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Originally Posted by Curious.George View Post
it could just be they use whatever the hell they want and aren't bothered by "standards".
Not likely. Different APC design teams or divisions do different UPS models, hence varying design choice, but cutting production costs requires standardized solutions. There is always a reason for each design decision especially like this with a non-standard cable, since its all discussed as the project progresses and approved by management. I'd say, they needed more contact points namely for Serial control, hence used Ethernet connector, as in this model there're no other exposed service connectors, and diag & update with case open is very time consuming and may damage case parts. They may also wanted to sell unique overpriced cables, like Apple did in the past. There might be LCD Service GUI mode too, as you mentioned.

APC just doesn't leak their tools to the community. I tried installing NUT port in Windows, and figure out how it works with various UPS brands. Its pain-in-the-ss to install, and it varies with NUT releases and hooked UPS models, while install and runtime errors are frequent. Will see if I've time to sort them out, and what controls it may expose beyond trivial info collection.

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Old 04-15-2018, 01:37 PM   #27
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Default Re: APC Back-UPS 1500 erratic behavior

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Not likely. Different APC design teams or divisions do different UPS models, hence varying design choice, but cutting production costs requires standardized solutions.
Actually, that is really only the case for low volume production. When your quantities get high enough, there's very little recurring cost penalty for many "trivial" design decisions. We often joke that you're paying for the plastic, not what it encapsulates (the "chips", etc.) Notice how many different products APC has in its offerings -- each plastic part needs to be injection molded (hard tooling for large molds costs tens of thousands of dollars, per mold); each metal chassis needs to be fabricated; each different battery size/shape needs to be warehoused; etc. Yet, this is all (apparently) an acceptable cost of their doing business!

Quote:
There is always a reason for each design decision especially like this with a non-standard cable, since its all discussed as the project progresses and approved by management.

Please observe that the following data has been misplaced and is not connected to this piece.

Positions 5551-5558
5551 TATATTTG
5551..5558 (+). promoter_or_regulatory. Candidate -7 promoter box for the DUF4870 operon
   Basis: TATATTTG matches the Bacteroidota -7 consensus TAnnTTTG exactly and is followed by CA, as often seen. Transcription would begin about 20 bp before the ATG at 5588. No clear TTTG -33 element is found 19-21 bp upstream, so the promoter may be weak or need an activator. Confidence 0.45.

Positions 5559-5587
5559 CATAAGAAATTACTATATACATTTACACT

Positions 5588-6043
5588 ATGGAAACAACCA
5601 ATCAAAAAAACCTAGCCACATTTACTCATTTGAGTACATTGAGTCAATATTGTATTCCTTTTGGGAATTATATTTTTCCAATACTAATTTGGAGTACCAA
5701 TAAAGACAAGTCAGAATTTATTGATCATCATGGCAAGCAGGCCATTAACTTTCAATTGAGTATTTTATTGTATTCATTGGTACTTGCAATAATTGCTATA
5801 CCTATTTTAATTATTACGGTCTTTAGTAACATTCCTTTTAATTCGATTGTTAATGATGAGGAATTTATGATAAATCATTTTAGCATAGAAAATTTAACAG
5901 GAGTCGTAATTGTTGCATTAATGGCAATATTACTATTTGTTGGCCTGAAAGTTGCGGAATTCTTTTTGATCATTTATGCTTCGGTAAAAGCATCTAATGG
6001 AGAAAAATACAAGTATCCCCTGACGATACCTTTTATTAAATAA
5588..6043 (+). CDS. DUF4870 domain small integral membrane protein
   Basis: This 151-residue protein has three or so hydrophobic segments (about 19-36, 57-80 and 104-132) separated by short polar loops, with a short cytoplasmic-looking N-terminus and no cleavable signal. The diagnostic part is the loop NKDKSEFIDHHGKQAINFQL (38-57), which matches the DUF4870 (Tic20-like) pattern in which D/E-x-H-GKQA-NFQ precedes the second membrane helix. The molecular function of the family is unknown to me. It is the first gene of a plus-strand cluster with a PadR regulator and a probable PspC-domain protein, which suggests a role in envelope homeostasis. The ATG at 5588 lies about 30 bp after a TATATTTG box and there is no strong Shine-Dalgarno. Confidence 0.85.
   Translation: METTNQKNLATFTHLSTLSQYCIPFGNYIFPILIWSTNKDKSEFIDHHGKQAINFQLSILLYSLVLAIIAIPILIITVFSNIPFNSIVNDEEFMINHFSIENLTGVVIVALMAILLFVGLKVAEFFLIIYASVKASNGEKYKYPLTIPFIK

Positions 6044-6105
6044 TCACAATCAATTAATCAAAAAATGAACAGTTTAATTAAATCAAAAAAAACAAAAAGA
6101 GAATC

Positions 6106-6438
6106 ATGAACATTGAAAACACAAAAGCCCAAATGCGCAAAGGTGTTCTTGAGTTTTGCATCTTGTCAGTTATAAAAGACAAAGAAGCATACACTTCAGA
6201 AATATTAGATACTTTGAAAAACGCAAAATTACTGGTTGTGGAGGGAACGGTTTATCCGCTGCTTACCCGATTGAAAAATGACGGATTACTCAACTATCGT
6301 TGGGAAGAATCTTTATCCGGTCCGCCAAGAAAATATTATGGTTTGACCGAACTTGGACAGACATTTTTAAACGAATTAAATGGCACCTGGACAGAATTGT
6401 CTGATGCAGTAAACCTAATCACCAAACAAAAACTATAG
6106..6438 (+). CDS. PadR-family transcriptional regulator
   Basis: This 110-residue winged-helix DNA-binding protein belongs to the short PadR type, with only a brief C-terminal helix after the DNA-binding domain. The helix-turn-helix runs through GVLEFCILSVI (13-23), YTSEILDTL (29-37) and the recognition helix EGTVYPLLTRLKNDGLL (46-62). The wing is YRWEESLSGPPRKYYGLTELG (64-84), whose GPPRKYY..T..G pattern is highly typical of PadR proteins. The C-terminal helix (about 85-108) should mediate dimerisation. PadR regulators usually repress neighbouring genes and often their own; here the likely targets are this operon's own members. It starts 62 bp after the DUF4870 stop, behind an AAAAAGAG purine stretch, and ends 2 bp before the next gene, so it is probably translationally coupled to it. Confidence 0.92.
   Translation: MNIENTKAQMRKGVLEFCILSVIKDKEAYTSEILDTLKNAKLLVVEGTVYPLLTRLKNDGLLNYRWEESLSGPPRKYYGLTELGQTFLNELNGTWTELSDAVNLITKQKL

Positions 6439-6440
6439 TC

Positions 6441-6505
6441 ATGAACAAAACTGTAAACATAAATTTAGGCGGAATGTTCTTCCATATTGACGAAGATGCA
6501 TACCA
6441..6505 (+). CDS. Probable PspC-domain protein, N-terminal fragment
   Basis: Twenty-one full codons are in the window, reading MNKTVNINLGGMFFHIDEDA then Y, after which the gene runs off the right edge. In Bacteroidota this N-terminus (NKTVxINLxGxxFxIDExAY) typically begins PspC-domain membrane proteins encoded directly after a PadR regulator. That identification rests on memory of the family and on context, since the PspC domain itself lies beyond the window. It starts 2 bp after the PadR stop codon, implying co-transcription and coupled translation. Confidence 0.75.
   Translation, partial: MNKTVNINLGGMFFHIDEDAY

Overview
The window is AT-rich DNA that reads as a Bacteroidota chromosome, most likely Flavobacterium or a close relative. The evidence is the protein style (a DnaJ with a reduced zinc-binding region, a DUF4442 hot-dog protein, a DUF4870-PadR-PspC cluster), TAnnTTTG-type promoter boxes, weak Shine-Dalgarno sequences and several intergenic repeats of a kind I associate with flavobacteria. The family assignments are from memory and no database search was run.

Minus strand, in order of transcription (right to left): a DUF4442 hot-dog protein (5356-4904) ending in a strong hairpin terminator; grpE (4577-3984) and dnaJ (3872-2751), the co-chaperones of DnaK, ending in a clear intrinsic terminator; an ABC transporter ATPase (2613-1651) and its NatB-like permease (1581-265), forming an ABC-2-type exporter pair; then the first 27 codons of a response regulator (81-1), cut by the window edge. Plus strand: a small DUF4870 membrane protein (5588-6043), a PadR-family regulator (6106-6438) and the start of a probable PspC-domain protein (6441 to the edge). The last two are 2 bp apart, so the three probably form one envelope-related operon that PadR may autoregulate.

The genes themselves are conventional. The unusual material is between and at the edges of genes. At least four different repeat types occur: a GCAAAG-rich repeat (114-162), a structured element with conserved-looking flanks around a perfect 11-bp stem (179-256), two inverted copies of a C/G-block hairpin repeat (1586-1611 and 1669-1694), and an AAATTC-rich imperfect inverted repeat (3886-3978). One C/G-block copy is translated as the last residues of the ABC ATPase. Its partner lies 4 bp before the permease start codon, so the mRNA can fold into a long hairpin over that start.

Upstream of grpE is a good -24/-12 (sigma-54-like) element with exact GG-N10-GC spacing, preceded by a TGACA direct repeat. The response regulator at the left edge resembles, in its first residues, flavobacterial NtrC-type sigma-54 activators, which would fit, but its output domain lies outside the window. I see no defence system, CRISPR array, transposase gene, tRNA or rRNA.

Of course! But the criteria that they consider important to driving the decision may appear to be completely arbitrary to an outsider or "rational thought". I've been "directed" to use certain components in a design simply because they overbought them for a previous (unsuccessful) design and wanted a way to "use them up" (so upper management wouldn't inquire as to the reason for all this "stale stock" that is being carried on the books).

Quote:
I'd say, they needed more contact points namely for Serial control, hence used Ethernet connector, as in this model there're no other exposed service connectors, and diag & update with case open is very time consuming and may damage case parts.
Note the three pin RxD/TxD serial interface on the NMC that I mentioned. It's a smaller connector so easier to accommodate on a wider range of applications/products. It's easier to "plug correctly" -- no polarized key to accommodate or large rectangular shell to align with its mating receptacle (esp when reaching BEHIND a UPS that already is tethered to multiple devices).

Initial firmware install can take place before the case is even "applied". You don't need to open the case to do an update (see post upthread). And, diagnostics can't be very detailed when limited to an "external viewpoint" -- esp on a "power device" such as this (where, chances are, you have current carrying devices that may have failed). If there's only one "module" in the case, then there is limited value to those sorts of diagnostics (contrast this with a TV that you could pinpoint a failure to a particular board/FRU).

Increasingly, designs are moving to "no maintenance" implementations: make the high dollar items that are unlikely to have failed (or, have some significant recycle value) easy to extract from the product; then "discard" the rest. The only folks I know who regularly repair kit are high-end medical equipment, process control systems (which are increasingly moving to smaller "modules" mounted on DIN rails for ease of design/assembly/replacement-at-module-level) and very low quantity "unique" products.

Or, allow the "often replaced components" (software!) to be handled automatically (dial home) or handled using the consumer's labor!

Figure a $100 item costs less than $25 to make (DM+DL). How much effort do you put into "recovering" that $25? Notice the disposable inkjet printers where all of the electronics ($$value) can be removed just by unsnapping a panel at the rear (and discard the mechanism!)

I can't think of anything I've designed in the past decade that had "serviceability" as a design goal -- though all had manufacturability very high on the list (so, any hooks for testing were really only intended for use on the assembly line -- hence the reason you see unpopulated serial ports that mysteriously "work" even in production units).